As the largest city on China’s border with North Korea, Dandong, Liaoning province has always had a close connection with the Hermit Kingdom.
Like so many things in China nowadays, that connection has not escaped the grip of COVID-19.
If you’re unfamiliar with Dandong, here’s a very brief introduction: The city of just over two million people lies opposite the North Korean city of Sinuiju, or Xinyizhou in pinyin.
Prior to COVID-19, the city was abuzz with tourists looking to get a sneaky peak into the world’s most secretive state, or even travel across the Sino-Korean Friendship Bridge into North Korea itself.
A peek into the North Korean countryside during a boat ride from Dandong. Image via Alistair Baker-Brian/That's
The city has also been a key trade link between China and North Korea.
The city’s many attractions include boat rides along the Yalü River, the Broken Bridge which was bombed during the “War to Resist US Aggression and Aid Korea,” a peek into North Korea from the Hushan Great Wall and much more.
The Sino-Korean Friendship Bridge which stretches between Dandong and Sinuiju, North Korea. Image via Alistair Baker-Brian/That's
Dandong has, in recent weeks, seen a small outbreak of COVID-19 which emerged towards the end of May.
It was during this outbreak that a Dandong government WeChat Official Account (丹东发布), or Dandong Press Announcements, issued anti-epidemic advice to the city’s residents on May 31.
There were all the usual suggestions; where possible, residents should avoid gathering, avoid eating together in large groups, avoid going out, etc. (all the things we’ve become accustomed to over the last couple of years).
But there was one particular line which caught a lot of attention.
It noted that on clear days with lower pollution, residents should open their windows to let fresh air in. On days with high pollution, residents should close their windows.
Nothing odd about that, right?
“Residents who live along the river front should not open their windows to the greatest extent possible during southerly winds.”
Why would this be so?
A southerly wind in this case means wind blowing from North Korea into Dandong. Given North Korea has had its own outbreak of COVID-19, with almost 400,000 cases of “fever” reported around mid-May, it would appear that residents were being warned of the virus being blown from North Korea.
So, has the virus really been blown from the Hermit Kingdom into Dandong?
Most likely not.
Evidence on the effect of wind on the spread of the virus is mixed. In December 2021, Medical News Today cited a study from New York state which concluded higher outdoor wind speeds on warmer days reduced the risk of transmission by up to 45%.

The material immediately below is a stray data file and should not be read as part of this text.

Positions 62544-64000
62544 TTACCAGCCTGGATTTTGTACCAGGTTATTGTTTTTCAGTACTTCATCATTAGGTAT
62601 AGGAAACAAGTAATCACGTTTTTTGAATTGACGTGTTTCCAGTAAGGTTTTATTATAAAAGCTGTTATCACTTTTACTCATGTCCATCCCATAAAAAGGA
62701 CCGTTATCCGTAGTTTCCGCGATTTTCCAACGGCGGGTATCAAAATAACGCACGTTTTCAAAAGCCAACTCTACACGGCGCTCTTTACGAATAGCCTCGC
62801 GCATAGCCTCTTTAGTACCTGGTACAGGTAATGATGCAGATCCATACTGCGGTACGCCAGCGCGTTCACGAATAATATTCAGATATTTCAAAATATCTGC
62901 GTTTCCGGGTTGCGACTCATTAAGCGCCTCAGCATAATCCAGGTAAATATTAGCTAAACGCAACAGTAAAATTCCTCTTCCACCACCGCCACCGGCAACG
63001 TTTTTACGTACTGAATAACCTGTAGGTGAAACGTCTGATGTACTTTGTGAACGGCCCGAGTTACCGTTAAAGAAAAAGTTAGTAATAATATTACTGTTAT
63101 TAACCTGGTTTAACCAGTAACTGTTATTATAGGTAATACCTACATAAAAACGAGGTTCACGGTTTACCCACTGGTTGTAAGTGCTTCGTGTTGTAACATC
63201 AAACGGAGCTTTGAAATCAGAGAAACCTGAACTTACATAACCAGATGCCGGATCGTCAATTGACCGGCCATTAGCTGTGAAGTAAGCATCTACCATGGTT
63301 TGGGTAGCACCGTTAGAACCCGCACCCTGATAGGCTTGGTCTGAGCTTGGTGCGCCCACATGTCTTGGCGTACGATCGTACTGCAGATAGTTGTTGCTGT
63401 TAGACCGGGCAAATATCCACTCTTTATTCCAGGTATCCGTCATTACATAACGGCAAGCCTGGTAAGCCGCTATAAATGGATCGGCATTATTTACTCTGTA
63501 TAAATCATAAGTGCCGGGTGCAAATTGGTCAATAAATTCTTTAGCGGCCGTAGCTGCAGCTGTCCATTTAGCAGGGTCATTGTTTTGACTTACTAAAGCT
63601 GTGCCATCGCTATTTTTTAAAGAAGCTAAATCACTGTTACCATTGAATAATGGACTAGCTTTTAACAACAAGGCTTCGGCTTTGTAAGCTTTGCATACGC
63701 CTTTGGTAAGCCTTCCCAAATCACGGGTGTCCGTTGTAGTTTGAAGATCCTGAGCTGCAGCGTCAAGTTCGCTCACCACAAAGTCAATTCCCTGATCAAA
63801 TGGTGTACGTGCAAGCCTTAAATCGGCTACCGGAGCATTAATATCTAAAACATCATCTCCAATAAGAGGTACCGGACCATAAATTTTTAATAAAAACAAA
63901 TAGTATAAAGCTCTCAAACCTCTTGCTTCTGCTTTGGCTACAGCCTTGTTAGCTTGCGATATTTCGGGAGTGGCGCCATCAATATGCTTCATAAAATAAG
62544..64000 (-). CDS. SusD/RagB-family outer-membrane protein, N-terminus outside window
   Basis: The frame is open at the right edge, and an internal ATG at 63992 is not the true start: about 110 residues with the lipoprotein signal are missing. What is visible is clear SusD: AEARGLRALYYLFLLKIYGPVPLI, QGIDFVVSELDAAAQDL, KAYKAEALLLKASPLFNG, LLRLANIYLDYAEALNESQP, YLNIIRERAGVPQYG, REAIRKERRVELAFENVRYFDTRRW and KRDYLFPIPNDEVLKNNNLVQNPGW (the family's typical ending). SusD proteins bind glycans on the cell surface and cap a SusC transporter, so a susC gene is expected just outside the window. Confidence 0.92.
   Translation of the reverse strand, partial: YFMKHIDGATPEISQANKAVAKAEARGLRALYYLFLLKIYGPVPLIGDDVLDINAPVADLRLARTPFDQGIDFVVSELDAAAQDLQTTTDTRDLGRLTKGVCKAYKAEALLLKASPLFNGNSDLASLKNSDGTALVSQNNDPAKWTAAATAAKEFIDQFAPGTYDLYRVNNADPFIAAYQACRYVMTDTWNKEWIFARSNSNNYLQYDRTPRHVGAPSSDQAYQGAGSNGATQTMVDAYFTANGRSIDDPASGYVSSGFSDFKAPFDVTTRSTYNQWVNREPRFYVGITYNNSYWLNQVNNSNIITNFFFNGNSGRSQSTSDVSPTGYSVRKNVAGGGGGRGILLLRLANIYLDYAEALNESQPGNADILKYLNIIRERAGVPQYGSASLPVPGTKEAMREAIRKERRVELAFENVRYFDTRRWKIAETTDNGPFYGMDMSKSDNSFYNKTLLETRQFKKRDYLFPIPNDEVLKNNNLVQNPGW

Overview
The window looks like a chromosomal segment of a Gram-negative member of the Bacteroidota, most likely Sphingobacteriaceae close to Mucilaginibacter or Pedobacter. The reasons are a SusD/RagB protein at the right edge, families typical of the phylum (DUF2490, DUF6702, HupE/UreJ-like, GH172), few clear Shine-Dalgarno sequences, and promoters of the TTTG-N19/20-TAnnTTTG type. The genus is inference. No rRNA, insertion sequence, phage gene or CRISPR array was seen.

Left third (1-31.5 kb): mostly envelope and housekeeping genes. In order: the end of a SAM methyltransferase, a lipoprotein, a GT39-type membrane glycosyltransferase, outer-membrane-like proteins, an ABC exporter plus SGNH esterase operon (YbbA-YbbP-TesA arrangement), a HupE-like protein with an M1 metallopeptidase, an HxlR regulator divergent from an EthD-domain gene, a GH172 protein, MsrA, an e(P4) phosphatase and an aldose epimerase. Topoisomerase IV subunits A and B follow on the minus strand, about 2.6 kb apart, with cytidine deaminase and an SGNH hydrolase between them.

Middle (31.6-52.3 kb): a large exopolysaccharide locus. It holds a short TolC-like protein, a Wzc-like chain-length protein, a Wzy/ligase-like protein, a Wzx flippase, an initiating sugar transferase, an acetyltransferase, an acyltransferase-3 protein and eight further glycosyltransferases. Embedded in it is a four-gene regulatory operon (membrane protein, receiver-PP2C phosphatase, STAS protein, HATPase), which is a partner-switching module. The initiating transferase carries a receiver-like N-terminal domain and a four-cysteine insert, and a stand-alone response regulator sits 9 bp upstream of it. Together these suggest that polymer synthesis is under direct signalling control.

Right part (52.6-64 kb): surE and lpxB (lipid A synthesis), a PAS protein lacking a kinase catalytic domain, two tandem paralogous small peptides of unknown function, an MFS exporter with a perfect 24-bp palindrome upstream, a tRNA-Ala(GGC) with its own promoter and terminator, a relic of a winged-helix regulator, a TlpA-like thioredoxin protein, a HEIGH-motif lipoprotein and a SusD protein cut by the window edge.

Another study by the Indian Institute of Technology Bombay concluded that a light breeze of five miles per hour can increase the spread of COVID-19 through coughing, thus, “extending effective social distancing from 3-6 feet to 3.6-7.2 feet, depending on the cough strength,” as reported by Independent.
There is no evidence that the virus can be blown by wind across around a kilometer, the approximate distance between Dandong and Sinuiju.
COVID cases in Dandong are dropping. The latest figures from June 23 showed that six asymptomatic cases were detected in centralized quarantine, while one case was detected in an area already under lockdown.
Nonetheless, it seems COVID-related Dandong stories just can’t keep out of the news.
A recent video went viral showing a 41-year-old woman trying to drive her 70-year-old father to a hospital outside of the city. At a police checkpoint, the pair were told they could not drive any further because they had yellow health codes.
The woman angrily pleaded with the police officer on duty, which led to a physical confrontation. A police statement issued on June 22, a day after the incident took place, stated that the woman in question had been detained for 10 days, while her father was under investigation for allegedly hitting a police officer.
In future, when COVID-19 measures are relaxed, we hope you’ll have the opportunity to visit Dandong. And, instead of thinking about COVID, you can appreciate what the city is really about: a pretty fascinating window into North Korea.
[Cover image via Weibo/@网信丹东]